Insert Moulding

Although insert moulding is not a new technology, finding a single supplier to manufacture the complete system for you is often a challenge.

We were asked recently by a client to do just that based on our vast experience in moulding automation along with our skills in manufacturing high quality parts feeding solutions. They have a plastic mouldi
ng with 2 threaded inserts and they needed a complete insert moulding cell in order to fully automate the production.

The small brass inserts are 6mm diameter, with an 8mm ‘top hat’ flange and a length of approximately 10mm.

The system requirements were such that, 2 inserts were required every 35 seconds, at a determined pitch for the finished moulding. The feed rate requirements for this system were not high and the bowl was tooled in stainless steel on a cast aluminium top. The insert orientation requirement was for the ‘top hat’ flange feature to be uppermost.

The natural choice for this application was a 300mm diameter vibratory bowl feeder used in conjunction with a vibratory linear feeder, to offer a production buffer and adequate feeding. By utilising our standard range of vibratory drives for both the bowl and linear feeders we were able to manufacture a high quality feeding solution for use with this system.

The design of the bowl feeder tooling was relatively simple and the concept relied upon the natural centre of gravity of the insert when hanging on the ‘top hat’ flange. The insert will naturally ‘swing’ with the knurled diameter hanging downwards when supported under the flange. This enable inserts traveling either flange leading or flange trailing to be ‘swung’ into the out-feed tooling.
This assessment of the natural balance of a part always forms the basis of the tooling design for all bowl feeding applications. We are faced with many different components, each having their own distinct characteristics, many components we are familiar with through our extensive experience in providing feeding solutions and some will require initial trials to ascertain the best method for manufacturing the orientation tooling.

These initial decisions will also allow us to specify which of our standard range of feeding solutions best suit the application according to size, feed rate and complexity of orientation tooling required. From this our team of bowl tooling engineers can manufacture each bowl to the bespoke requirements of the component and the client.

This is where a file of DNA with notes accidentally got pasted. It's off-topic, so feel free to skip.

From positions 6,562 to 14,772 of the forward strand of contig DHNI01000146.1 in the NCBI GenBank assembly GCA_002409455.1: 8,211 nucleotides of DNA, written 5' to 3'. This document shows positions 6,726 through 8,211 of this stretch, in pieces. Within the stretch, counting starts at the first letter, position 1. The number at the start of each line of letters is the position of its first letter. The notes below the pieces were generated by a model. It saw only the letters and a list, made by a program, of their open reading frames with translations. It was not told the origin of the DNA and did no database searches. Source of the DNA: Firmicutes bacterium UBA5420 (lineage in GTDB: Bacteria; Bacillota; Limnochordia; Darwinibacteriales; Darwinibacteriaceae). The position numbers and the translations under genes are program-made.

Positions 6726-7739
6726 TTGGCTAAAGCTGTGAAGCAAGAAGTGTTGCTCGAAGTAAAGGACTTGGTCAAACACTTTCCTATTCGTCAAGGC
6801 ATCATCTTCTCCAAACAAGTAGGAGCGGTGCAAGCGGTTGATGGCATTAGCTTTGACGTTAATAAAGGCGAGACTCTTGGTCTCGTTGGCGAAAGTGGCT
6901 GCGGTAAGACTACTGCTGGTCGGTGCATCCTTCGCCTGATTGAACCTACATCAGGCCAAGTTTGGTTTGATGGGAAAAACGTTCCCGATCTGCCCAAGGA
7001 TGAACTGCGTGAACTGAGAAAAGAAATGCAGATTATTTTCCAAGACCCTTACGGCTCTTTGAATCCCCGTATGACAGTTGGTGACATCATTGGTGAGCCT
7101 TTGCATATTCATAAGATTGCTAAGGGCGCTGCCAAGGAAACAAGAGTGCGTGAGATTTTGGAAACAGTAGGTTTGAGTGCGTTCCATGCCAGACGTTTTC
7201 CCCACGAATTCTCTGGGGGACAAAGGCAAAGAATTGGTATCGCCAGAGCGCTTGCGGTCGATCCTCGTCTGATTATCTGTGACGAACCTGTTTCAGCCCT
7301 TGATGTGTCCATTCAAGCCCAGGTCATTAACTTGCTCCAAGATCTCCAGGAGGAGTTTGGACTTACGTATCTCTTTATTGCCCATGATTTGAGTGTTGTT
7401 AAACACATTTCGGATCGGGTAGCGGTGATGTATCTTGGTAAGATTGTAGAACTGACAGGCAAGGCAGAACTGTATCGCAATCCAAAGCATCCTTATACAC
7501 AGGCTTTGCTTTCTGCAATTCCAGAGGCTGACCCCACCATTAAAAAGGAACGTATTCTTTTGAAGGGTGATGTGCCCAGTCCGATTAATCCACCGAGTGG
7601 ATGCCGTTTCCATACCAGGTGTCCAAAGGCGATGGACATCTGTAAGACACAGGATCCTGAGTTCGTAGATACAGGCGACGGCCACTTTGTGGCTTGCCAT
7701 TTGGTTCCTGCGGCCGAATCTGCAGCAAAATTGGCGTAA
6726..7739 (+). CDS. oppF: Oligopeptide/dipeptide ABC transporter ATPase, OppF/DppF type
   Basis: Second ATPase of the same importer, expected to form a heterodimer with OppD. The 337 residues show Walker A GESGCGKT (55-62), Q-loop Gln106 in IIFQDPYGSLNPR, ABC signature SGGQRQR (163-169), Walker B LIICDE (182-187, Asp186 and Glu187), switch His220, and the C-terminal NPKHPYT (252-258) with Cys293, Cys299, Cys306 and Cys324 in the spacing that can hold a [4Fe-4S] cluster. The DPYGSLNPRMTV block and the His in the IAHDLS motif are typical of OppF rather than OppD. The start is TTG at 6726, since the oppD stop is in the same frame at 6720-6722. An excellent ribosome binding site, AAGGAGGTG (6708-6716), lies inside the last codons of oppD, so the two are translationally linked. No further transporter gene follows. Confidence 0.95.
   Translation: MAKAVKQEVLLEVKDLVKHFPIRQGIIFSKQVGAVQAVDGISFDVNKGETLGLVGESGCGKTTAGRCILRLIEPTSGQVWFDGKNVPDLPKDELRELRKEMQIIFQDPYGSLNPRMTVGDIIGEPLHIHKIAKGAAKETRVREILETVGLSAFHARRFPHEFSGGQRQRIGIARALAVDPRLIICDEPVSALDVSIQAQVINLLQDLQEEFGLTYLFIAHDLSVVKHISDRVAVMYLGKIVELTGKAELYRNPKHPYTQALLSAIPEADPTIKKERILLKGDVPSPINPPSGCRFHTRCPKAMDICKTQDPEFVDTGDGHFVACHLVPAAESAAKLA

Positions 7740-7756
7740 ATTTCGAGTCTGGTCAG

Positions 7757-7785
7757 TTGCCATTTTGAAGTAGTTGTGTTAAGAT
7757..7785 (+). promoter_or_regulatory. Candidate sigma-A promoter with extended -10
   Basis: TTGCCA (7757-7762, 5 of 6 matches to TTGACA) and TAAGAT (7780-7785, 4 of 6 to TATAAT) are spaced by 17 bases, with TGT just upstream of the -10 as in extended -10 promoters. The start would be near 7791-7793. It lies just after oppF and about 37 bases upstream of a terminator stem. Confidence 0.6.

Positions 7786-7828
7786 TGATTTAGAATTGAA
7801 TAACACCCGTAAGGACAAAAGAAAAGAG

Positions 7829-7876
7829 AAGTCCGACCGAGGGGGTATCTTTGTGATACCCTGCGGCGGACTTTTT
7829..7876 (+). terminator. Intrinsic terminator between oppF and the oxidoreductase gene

A further challenge for this application was the pitch that the inserts needed to be presented to the injection moulding tool. It was essential that this position was repeatable and dependable and ultimately undisturbed by the vibration of the linear feeder.

Our extensive experience in automated solutions enabled us to design a robust solution for this problem. A three position, pneumatically operated escapement unit was a perfect solution. 2 of the three positions allow for inserts to enter the tooling plate within pockets provided. The 3rd position allows for an undisturbed position and also ensures that trailing parts on the linear feeder are not affected when the inserts are collected by the robot.

The robust nature of all of our designs ensures that every piece of equipment is suitable for harsh repetitive environments. The escapement slides are located and mounted on re-circulating linear bearing rails, all with definitive end stop positions and dampers for the removal of inertia. Each and every position is verified with sensors and part presence is checked at each loading cycle.


The further requirements for the system were for the inserts to be raised from the escapement to enable collection by a Cartesian robot, design and manufacture of robot end of arm tooling, out-feed chute, guarding requirements and machine framework. The robotic handling and integration elements of this project draw on our core skills in the injection moulding industry for which we have manufactured in excess of 250 systems worldwide.

The end of arm tooling mounted on the robot was not only needed to grip the inserts, but also to collect the finished moulded part from the mould tool and deliver it to the out-feed area. With the added complexity of needing to rotate the end of arm tooling 90 degrees on the robot, the result was a relatively intricate tooling arrangement. It was ensured during the design of the system that accurate location was provided during collection of the inserts by use of locator pins. This ensured that the inserts were repeatedly positioned every time and the accuracy of the robot was not the limiting factor.

The entire system was capable of de-moulding the finished product with a Cartesian style robot, loading inserts into the mould tool, feeding sorting and orientating inserts prior to loading and being fully integrated with an existing Injection Mould machine at our client’s premises.

This project not only displayed a number of the different skills and capabilities that we possess but also provided a single source for our client in order that all of the system requirements could be fulfilled by the one supplier.







Unit 7 Wycliffe Industrial Park,
LE17 4HG. United Kingdom